This week, for just the third time in history, Metro Vancouver moved to stage-three water restrictions.
We all know what stage three means – your lawn is toast, your car is filthy and you've spent hours standing over your vegetable or flower garden, hose in hand, with only a spring-loaded nozzle to keep you company.
The little rain that falls this weekend helps, but won't be enough. Metro Vancouver officials are looking ahead to what could become an even worse crisis should a substantial amount of rain not fall between now and September. And according to the forecast, by the middle of next week we'll be back to relentless sunshine and temperatures in the mid-20s.
This is bad.
But ask yourself this: Are you doing everything you can to conserve water? Really, are you?
Here are some helpful and creative suggestions.
Take at least two buckets into the shower with you. Collect the excess water (especially when the shower is warming up) and use it to water outdoor plants. Strain water from the second bucket for impurities and refrigerate for later consumption. Use a fruity-smelling shampoo or soap so your family will think you've infused the refrigerated water with strawberries or watermelon or something. Reinforce this idea by pouring it from a decorative ceramic jug, preferably Italian.
Use any leftover shower water to flush the toilet. Remember, only flush when absolutely necessary. Hang a rustic wood-burnt sign in a prominent location in the bathroom that says: "If it's yellow let it mellow." It will make it feel like you're at the cottage. Staycation! If there is any remaining shower or bath water, use it to boil eggs or pasta. Reserve the strained water, let cool and put into the dog bowl.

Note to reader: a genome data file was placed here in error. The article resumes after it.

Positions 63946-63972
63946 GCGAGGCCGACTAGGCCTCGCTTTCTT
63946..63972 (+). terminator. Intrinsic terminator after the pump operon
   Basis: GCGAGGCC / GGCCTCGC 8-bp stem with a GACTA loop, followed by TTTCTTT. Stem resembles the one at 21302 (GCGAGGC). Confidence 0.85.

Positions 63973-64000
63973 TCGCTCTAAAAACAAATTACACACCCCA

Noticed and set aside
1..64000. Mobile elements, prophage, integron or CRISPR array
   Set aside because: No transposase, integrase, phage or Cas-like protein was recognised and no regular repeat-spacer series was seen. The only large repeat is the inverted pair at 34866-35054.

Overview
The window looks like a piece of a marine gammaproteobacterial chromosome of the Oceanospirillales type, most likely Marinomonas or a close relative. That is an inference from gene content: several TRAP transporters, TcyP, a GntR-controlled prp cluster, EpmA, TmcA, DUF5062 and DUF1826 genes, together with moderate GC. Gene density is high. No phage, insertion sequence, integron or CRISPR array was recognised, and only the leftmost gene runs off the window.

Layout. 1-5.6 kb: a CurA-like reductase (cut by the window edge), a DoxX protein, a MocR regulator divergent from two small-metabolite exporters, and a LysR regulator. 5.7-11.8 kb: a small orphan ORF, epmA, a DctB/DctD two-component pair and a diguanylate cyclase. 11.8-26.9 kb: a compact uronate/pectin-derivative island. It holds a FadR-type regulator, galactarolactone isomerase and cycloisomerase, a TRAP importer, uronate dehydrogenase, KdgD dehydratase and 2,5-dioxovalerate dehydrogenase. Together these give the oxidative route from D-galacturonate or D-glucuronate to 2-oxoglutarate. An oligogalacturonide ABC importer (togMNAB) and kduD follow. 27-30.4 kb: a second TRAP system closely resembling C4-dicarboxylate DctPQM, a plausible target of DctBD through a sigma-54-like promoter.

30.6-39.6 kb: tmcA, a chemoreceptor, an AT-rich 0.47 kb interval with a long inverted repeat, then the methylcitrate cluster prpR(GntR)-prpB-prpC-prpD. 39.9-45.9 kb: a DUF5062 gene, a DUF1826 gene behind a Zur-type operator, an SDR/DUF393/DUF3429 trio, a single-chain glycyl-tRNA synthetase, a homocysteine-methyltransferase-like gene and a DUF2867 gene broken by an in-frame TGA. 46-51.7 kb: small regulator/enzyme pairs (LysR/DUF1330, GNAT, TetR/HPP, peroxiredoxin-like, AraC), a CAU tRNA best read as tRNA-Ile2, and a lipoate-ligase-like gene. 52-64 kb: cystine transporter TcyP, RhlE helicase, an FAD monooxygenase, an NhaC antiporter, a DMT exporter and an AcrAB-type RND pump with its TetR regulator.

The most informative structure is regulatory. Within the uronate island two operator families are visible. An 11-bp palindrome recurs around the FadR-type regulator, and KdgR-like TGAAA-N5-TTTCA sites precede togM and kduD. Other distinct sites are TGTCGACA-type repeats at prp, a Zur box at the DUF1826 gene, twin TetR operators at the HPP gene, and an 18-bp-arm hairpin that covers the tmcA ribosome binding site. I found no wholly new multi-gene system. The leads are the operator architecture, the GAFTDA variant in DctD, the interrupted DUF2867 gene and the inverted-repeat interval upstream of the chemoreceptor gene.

Collect the inevitably resulting dog vomit and strain the liquid out of it. Pour it into the cat bowl.
In other tips:
Place a gold brick or a milk carton full of stones inside the toilet tank to displace water and reduce the amount used with each flush. Get used to your business not all going down. Like your yellow lawn, it will be a signal to visitors that you are taking the water restrictions seriously. Wear it like a badge of honour.
Vacuum dishes instead of washing them.
Collect the morning dew from the leaves of your yellowing hostas. Carefully snap the stems and drip the dew into the mouths of your sleeping children. They will wake up less thirsty.
Spend a few moments thinking deeply about all of your childhood disappointments and collect the tears from your own face. Tell any adult children who may still be living at home what a disappointment they have been to you, then do the same. For younger children, make extravagant promises – a trip to Disneyland, a new bicycle, an Xbox – then immediately break those promises, laugh, and ask them what they were even thinking. Delicately collect the tears from their cheeks. Use tears to water more saline-tolerant plants.
Avoid brushing your teeth. If you must brush, wet brush using liquid from cat bowl – the cat isn't coming back anyway. Rinse your mouth out with milk.
Make an Israeli friend who will help you design and construct a backyard desalination plant. The country is 60-per-cent desert – they know what they're doing.
Consider shutting down your basement marijuana grow-op until the restrictions are lifted. Try to find another way to supplement your crushing mortgage payments.
Spread the message – have the word "conserve" tattooed onto your lower back or neck.
For laundry, locate a portion of a day-lighted urban creek that still has some water in it. Wash clothes by squatting in creek and bashing clothing against rocks. Invite friends to join you by telling them that it "builds community." Form a non-profit society and apply for a civic cultural grant.
Purchase several flats of delicious, refreshing, bottled-in-B.C. Nestle drinking water. Seriously, it's delicious.
Finally, a good rule of thumb may be that before you make any decisions regarding water use, pause and ask yourself this question: What would the Pope want Gregor Robertson to do?
I thought so.
Stephen Quinn is the host of On the Coast on CBC Radio One, 88.1 FM and 690 AM in Vancouver.